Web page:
||Project Atlantis submitted its Discovery
House report to GSGSSI in March for consideration. The report
is substantial and covers not only research into the achievements
of the Discovery Scientists but also a condition survey of
the building, detailed proposals for building refurbishment
and a large section on the proposed content of the exhibition
The exhibition centre is planned to celebrate the significant
achievements of the Discovery Scientists during their 30 years
of research. The centre is also planned to exhibit today's fisheries
research and management. The latest interactive technologies are
planned to be used and include a bathymetric model of the currents
of the Southern Oceans and thus the inter-relationship of South
Georgia to Antarctica. An audio-visual theatre is also planned.
The Post Office is also due to be moved into the building.
Clearly the timing is not ideal with GSGSSI's focus and resources
being committed to the urgent need to clean up the hazardous materials
in the Grytviken Whaling station. It is hoped however to at least
continue progress this year with the development of some of the
interactive software needed for the exhibition centre.
Grytviken Whaling Station
The situation concerning hazardous materials in Grytviken Whaling
Station is now acute and the GSGSSI are having to tackle the problem
head on. A team from Morrison International, the construction
firm, have done a preliminary investigation of the work involved
. They are due to produce a report with detailed costing to the
GSGSSI by the end of May with a view for the first stage of work
to clean up the site being under taken this next austral summer.
Two Norwegians accompanied the Morrison team in order to write
a report for the Norwegian Government to seek some support for
GSGSSI. Their proposal is to make the site safe with as little
disturbance to the industrial archaeology as possible.
Project Atlantis was commissioned to provide three artist impressions
of what the site might look like after a clean up. The first impression
is for the site to be cleared. The second impression is for some
of the large equipments on the production line to be left and
for the three sealing vessels (Petrel, Albatross and Dias) to
be hauled ashore. The third impression is for the production line
to be left in place some building frames to be left, the vessels
to be ashore, a large jetty to be reconstructed, a hydroelectric
plant to be installed and for a small annex to the museum to be
built to explain the workings of the whaling station.
Paris and Oslo South Georgia Meetings
A series of meetings were held in Paris and Oslo in early April
to discuss how additional help could be found to support GSGSSI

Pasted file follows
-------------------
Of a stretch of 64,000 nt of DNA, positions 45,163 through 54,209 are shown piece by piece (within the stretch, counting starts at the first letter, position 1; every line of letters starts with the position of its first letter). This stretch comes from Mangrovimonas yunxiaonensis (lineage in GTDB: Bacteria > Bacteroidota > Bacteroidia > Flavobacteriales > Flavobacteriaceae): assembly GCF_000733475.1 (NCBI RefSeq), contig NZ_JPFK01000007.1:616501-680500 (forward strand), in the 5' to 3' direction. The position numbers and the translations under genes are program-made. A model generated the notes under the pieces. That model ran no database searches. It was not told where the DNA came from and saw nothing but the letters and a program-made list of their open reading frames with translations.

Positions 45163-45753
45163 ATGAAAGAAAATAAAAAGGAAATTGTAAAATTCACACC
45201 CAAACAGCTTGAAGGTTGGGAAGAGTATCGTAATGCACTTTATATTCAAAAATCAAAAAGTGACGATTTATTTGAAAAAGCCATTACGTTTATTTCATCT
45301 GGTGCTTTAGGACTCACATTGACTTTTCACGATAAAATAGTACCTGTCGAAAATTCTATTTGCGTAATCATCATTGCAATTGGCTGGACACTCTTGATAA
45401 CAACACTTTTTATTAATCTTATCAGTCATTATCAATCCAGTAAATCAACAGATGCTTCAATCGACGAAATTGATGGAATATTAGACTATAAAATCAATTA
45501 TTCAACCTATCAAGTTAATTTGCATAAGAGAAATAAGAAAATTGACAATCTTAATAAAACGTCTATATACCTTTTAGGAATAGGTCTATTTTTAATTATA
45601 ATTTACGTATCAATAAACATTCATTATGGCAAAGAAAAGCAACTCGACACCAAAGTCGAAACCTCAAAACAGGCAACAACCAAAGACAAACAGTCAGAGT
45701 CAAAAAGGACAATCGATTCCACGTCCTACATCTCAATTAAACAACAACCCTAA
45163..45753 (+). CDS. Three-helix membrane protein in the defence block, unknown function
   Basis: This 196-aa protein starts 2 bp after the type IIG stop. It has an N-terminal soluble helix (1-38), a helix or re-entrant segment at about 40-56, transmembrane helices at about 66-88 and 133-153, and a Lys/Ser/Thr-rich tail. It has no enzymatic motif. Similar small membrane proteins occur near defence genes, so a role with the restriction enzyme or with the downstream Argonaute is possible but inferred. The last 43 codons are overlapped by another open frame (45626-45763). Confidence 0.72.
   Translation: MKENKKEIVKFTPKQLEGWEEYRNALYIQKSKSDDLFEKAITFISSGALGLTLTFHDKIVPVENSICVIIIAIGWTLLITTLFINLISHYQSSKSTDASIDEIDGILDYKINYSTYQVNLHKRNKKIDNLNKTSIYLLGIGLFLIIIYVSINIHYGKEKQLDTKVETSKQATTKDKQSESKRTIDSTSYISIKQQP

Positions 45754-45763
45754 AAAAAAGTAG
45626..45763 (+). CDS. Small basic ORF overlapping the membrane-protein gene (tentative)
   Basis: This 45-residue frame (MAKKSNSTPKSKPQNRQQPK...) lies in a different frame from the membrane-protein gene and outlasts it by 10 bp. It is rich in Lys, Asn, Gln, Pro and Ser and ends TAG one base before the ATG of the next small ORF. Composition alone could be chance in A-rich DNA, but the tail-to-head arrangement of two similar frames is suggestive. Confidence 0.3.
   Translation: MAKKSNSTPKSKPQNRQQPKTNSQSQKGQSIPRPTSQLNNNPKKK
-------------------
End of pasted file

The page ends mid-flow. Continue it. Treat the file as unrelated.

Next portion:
in its task of the Grytviken clean up. Institut Minos in Paris
is already helping as its benefactor Frederik Paulsen has employed
a Norwegian Stig Tore Lunde for two and half years to help with
the saving South Georgia's heritage.
The Paris meeting with Institut Minos, the Commissioner GSGSSI
and Project Atlantis investigated ways in which additional resources
could be raised from perhaps Brussels and other options for assistance.
The idea of a South Georgia Heritage Foundation was also discussed
as an idea of providing a focus for fund raising.
In Oslo a meeting in the British Embassy convened by the Commissioner
with Stig Tore Lunde and Project Atlantis in support invited a
wide range of representatives to discuss how additional finance
could be raised for GSGSSI. Members of the Norwegian Government,
the Mayor of Sandefjord and a representative of the Friends of
the Island together with two commercial firms were present. The
outcome of the meeting was very positive and support for an Anglo/Norwegian/US
South Georgia Heritage Foundation was underlined.
South Georgia Museum News
Over the past twelve months the museum has continued to develop
and now all areas on the ground floor are full of interesting
exhibits covering South Georgia's natural and social history.
A newly opened room is dedicated to the History of Administration,
beginning in 1908 and including the events of 1982 and the subsequent
19 years of military presence, right up to the latest
Government of South Georgia initiatives. Some of the memorabilia
from the old barracks building, Shackleton House, is on display.
The Whalers' Trades Rooms, also opened
this summer, show the self-sufficiency of the whaling stations.
There are exhibits on the blacksmith's workshop, the foundry,
the carpenter's bench, the
machine shop, the plating and welders shop, and others.
With the future of the whaling station itself in doubt,
as buildings become unsafe, it is all the more important
that the museum conserves some of these historic items.
have been built for geological samples and for marinelife
exhibits such as corals, sponges, bryzoans and hydroids.
That wraps up the news
and events for Spring 2003, but keep an eye out for our next update.